That's why I said not *just* the up-front costs.

>When I took Experimental Design at Missouri, Gary Krause said: "You didn't
>need Statistics to see what hybrid corn meant.  40% yield increment
>right across the board needs no statistics.  On the other hand, you
>may need very good statistical evaluation to 'prove' a 1% yield
>increment.
>
>So...what is the likely return on investment in maize breeding *today*
>(not 1938) when breeders are proud of the *steady* 1%-per-year
>progress that has been the hallmark of maize genetic improvement over
>the last 30 years?  What does RFLP breeding promise?  Be specific.

How about a molecular understanding of general and specific
combining ability?  I don't follow the maize RFLP stuff all that
closely, but "big" questions like this are amenable to
analysis if you have enough markers.

>What is the return on investment?

Unknown to me, and of very little concern to me.

>What has been the progress on
>achieving a saturation RFLP marker map?

It depends on what you mean by "saturated" of course.  A 20cM
map useful for QTL mapping can be done with RAPDs in a few weeks,
given a suitable mapping pedigree.

>What are the problems?

$$ :)

>Why did the Genetics Institute get out of the saturation marker game?

Who knows?  Beancounters rule in most companies.

>You were much more detailed about the flight worthiness of the F-15
>than about commercial or scientific progress with RFLP-based breeding. :^)

The history of fighter aircraft is 75 years, RFLPs weren't even
conceived of until the 80s.  The Plant Genome panel of the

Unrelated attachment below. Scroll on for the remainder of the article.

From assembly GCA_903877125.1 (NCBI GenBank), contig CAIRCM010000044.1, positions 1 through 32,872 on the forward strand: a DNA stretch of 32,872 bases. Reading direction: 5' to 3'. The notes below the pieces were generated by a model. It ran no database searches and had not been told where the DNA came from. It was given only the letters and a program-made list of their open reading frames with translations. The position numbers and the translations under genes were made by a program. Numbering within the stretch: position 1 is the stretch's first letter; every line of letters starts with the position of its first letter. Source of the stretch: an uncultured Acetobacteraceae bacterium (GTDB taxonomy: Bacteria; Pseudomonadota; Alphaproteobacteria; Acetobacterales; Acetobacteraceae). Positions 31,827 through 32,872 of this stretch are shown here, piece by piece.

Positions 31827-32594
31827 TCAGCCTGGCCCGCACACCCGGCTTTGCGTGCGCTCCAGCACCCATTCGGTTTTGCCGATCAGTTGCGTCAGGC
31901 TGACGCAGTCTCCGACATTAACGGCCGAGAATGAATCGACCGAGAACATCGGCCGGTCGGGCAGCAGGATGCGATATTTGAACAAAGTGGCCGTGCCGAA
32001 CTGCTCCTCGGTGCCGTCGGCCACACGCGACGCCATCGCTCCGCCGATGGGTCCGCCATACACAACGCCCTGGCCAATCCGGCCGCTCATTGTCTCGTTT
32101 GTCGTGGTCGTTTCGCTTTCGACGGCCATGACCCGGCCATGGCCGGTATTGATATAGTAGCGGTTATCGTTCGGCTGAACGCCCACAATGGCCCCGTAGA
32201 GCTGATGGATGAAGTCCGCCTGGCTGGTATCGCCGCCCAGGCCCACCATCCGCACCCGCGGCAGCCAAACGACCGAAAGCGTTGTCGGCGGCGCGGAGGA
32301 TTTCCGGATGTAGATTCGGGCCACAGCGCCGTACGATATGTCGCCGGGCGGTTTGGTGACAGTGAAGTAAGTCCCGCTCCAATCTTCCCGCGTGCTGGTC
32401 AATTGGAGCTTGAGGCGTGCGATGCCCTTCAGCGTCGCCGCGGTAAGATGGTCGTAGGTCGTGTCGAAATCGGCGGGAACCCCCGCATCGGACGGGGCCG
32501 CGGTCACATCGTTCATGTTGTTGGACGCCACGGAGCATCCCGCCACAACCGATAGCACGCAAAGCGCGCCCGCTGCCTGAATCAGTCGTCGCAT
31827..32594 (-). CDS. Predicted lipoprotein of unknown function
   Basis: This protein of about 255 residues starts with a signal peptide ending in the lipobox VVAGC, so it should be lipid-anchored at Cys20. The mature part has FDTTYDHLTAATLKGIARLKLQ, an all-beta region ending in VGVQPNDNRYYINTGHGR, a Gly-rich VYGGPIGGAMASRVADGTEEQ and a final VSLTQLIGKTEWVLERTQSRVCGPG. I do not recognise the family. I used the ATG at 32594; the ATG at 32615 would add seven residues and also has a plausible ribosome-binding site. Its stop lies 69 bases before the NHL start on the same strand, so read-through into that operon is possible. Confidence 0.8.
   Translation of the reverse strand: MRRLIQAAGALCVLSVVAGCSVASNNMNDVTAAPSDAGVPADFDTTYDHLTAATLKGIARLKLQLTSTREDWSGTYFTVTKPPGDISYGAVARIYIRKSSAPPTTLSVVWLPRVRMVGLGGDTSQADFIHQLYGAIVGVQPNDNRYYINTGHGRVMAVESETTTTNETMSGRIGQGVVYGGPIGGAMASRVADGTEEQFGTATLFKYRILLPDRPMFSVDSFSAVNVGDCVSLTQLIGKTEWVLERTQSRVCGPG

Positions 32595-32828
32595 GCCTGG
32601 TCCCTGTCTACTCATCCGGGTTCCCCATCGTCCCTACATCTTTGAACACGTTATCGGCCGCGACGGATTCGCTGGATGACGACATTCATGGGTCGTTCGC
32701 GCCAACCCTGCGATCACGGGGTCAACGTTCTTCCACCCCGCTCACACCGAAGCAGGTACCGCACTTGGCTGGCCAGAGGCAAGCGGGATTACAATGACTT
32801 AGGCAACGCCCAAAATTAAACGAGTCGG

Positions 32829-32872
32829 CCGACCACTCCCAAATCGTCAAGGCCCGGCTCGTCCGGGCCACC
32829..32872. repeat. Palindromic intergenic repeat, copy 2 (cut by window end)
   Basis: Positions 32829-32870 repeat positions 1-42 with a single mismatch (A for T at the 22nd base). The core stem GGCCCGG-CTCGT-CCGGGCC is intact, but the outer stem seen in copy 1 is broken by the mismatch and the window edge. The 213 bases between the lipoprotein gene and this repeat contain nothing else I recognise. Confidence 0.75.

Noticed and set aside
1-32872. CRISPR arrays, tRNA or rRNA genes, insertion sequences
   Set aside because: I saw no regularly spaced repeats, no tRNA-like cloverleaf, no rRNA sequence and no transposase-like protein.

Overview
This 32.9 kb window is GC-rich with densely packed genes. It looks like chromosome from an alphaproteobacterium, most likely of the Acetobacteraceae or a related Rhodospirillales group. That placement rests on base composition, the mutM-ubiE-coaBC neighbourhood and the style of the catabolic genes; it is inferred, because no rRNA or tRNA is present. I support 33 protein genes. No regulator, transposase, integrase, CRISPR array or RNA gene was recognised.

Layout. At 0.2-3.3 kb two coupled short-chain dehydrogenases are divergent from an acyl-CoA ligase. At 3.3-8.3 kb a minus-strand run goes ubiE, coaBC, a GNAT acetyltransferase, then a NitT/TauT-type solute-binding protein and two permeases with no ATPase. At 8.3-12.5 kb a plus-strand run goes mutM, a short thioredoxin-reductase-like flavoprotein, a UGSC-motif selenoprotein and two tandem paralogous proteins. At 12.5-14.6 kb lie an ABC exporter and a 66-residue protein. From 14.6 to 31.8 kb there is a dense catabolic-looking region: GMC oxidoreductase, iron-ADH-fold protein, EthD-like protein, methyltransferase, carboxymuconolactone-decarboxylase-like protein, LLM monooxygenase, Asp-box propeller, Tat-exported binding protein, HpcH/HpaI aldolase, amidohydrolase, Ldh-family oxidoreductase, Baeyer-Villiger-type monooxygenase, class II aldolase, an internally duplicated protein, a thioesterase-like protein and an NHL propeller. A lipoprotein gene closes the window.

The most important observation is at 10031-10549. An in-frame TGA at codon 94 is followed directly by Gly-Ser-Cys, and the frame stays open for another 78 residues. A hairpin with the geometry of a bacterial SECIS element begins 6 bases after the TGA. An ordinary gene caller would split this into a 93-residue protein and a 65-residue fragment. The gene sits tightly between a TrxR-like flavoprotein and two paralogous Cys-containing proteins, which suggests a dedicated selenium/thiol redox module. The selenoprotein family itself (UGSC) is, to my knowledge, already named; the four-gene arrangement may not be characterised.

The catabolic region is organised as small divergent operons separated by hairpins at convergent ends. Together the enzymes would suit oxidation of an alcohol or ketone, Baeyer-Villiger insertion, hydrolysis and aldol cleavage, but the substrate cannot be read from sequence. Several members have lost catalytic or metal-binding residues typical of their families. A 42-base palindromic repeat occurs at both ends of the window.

USDA NRI Competitive Grants Program gives out about the same
amount of money that it takes to put the 6 Phoenix missiles on
the belly of 1 F-14.

>Well, why get exotic:  the F-111 is a killer and *never* was a stable
>aircraft.  And the old Star Fighters did none-too-well in the
>-electronically-over-loaded-mode the Luftwaffe had them in.

This is a terrible forum to discuss fighter aircraft, but
here goes:  The F-111 was/is a piece of junk, but it was/is
stable statically and dynamically, as are all operational
fighter aircraft.  Static stability requires the CG forward
of the center of lift, and dynamic stability means that
deviations from trimmed flight are damped rather that
amplified.  Stability is the antithesis of maneuverability,
so fighters are "less stable" than transports, but they
are stable in the aerodynamic senses.

>Some people swear by the F100 and others say it was unstable.
>
>F-4 and SkyHawks are stable, which is why they are still being
>*built* after *38* years of service.

Geez.  M-D hasn't built a new F-4 since Christ was a pup.  Both
aircraft are still in service, but haven't been built for
many years.

>....and neither would I cite the Pentagon or the aircraft manufacturer.

I have a more reliable source, since my father is a fighter
pilot and has flown most of the current batch of fighter
aircraft :)  According to him, the hardest to fly is the
AV-8A Harrier in hover, where the wingtip puffer ducts cannot
overcome large roll inputs and have a nasty tendency to
turn turtle.

>Are trees plants?  ;^)

Only on the outside.  On the inside they're an advanced composite
of cellulose fiber-reinforced lignoplastic, suitable for construction
of the spars on a Pitts Special.

Toby Bradshaw
Department of Biochemistry and College of Forest Resources
University of Washington, Seattle
toby at u.washington.edu